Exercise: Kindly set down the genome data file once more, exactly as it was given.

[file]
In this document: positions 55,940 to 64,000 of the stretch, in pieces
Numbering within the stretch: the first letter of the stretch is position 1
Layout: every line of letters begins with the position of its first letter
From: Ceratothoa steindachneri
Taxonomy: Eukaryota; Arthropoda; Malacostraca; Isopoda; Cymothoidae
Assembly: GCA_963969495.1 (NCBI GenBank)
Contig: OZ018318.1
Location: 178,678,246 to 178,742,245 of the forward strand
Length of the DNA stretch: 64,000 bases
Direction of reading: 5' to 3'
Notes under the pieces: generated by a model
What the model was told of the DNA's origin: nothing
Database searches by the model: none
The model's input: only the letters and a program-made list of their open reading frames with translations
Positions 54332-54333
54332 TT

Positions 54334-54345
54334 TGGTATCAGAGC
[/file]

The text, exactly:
In this document: positions 55,940 to 64,000 of the stretch, in pieces
Numbering within the stretch: the first letter of the stretch is position 1
Layout: every line of letters begins with the position of its first letter
From: Ceratothoa steindachneri
Taxonomy: Eukaryota; Arthropoda; Malacostraca; Isopoda; Cymothoidae
Assembly: GCA_963969495.1 (NCBI GenBank)
Contig: OZ018318.1
Location: 178,678,246 to 178,742,245 of the forward strand
Length of the DNA stretch: 64,000 bases
Direction of reading: 5' to 3'
Notes under the pieces: generated by a model
What the model was told of the DNA's origin: nothing
Database searches by the model: none
The model's input: only the letters and a program-made list of their open reading frames with translations
Positions 54332-54333
54332 TT

Positions 54334-54345
54334 TGGTATCAGAGC